The coup of 2013, and its consequences in terms of violence, arrests, and backlash on all activists’ lives, also played an important role. The local residents realized that no further support could be offered by human rights organizations or activists, which were themselves under attack. Additionally, the residents in 2015 realized that there were no likely options to upgrade the neighborhood, and that both private owners like Sawiris and the government would not ever allow them to urbanely upgrade the neighborhood.
What has happened in Egypt over the last 11 years needs a lot of political reflection. An ideological stand that I still hold firmly is “Power to the People”, and that people should always have the right to change their own world. I believe that participatory urban projects need a strong basis of earlier sociological and anthropological research. This research and fieldwork would enhance the process of participatory planning by producing the knowledge needed to understand the socioeconomic, political, and environmental aspects that all intersect in producing a community. Additionally, from a cultural perspective, the norms and rituals of communities should not be taken for granted, nor should the relation between built environments and work/labor. Engaged scholars and activists should be careful about assuming that, if they ask people directly what they want, their answers automatically reflect the community’s demands, because any engaged scholar and ethnographer knows that people sometimes lose their words in elaborating their demands, and often residents would ask for things, thinking it is the “right” request or appropriate for society, but not necessarily for their own lives. Signifiers and signs are important in these processes to understand and explain without interpretations, i.e., when a resident says that they want a decent home, we cannot assume the definition of their decent home: is it an apartment, or a house, or maybe some other form of housing? This is why ethnographic observations of the residents’ lives and details of their living spaces and mobility within the neighborhood are highly recommended.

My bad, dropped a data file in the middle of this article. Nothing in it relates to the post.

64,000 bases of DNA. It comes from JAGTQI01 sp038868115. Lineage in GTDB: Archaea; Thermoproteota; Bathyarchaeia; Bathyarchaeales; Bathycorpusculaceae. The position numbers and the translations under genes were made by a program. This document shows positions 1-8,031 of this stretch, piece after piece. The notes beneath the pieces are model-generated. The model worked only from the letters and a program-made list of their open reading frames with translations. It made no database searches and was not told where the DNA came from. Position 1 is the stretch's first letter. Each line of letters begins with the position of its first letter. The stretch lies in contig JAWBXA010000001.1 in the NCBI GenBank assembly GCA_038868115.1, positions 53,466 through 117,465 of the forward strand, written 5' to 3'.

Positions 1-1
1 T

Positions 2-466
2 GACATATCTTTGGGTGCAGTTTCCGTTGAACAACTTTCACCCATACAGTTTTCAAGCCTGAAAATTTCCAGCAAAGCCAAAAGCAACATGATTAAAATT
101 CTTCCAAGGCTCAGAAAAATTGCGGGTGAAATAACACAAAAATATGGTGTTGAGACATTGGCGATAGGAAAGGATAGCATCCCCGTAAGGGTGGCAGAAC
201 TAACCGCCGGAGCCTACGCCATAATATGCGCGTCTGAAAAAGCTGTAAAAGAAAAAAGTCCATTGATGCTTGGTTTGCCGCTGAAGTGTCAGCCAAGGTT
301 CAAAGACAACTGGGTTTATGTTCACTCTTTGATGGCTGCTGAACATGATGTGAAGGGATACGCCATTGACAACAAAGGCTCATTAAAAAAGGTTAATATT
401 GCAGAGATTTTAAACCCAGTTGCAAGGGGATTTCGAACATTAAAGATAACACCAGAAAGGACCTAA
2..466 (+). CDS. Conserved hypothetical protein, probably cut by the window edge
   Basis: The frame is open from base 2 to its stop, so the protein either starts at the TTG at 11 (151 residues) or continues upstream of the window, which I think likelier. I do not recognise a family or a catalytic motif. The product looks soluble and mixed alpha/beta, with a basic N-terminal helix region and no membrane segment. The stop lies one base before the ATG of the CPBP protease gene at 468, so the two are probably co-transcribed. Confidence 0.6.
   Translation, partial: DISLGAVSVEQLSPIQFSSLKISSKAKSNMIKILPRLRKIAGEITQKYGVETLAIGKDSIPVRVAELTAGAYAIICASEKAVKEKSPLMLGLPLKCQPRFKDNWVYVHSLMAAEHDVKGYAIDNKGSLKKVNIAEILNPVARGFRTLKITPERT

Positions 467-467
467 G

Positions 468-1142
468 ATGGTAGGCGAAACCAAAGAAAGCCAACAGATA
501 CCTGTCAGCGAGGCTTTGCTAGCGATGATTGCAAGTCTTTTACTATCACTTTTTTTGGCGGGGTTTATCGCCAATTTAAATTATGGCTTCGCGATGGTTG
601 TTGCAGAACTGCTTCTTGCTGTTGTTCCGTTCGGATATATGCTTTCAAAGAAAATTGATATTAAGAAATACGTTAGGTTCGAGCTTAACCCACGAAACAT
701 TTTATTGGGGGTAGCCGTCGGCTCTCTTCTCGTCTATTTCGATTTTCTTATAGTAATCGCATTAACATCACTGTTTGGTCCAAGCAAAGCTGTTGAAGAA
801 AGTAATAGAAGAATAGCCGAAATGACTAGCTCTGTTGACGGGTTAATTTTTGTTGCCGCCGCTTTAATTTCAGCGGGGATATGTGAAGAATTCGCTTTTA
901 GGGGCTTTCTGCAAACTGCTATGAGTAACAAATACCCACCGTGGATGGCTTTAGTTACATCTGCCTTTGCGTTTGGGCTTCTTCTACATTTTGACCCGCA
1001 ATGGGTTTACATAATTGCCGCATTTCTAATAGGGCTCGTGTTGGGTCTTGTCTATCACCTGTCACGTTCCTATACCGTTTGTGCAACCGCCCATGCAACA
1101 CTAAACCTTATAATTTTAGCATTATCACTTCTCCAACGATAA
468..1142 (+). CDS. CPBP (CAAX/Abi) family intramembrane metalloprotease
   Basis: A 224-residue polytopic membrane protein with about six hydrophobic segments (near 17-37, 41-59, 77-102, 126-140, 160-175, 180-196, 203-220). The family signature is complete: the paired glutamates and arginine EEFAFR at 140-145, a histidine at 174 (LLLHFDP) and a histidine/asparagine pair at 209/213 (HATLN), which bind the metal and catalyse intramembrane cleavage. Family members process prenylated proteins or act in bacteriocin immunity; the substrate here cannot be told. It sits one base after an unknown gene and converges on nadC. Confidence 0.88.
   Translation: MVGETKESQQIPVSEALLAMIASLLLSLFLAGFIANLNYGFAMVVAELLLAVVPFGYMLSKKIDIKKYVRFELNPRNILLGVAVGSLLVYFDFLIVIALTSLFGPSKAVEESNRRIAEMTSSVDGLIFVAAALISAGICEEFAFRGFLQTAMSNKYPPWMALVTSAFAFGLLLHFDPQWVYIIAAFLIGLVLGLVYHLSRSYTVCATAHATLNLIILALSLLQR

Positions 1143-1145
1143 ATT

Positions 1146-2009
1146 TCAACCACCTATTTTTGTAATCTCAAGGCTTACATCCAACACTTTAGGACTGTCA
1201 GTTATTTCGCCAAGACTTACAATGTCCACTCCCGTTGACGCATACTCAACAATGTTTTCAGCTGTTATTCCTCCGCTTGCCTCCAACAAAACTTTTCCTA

Despite strong ideological stances and beliefs, anyone who would intervene from outside the community needs to be careful. Engaged scholars, activists, and/or human rights activists should not impose their own beliefs of forms of resistance on the community. Moreover, outsiders should not romanticize the actions of the residents. Using the word resistance is something associated with revolutionary spirits and using it without deep understanding of the positionality of the residents and their own choices would be dangerous in terms of wrong framing and understanding the future of the neighborhood and the communities.
The views represented in this paper are those of the author(s) and do not necessarily reflect the views of the Arab Reform Initiative, its staff, or its board.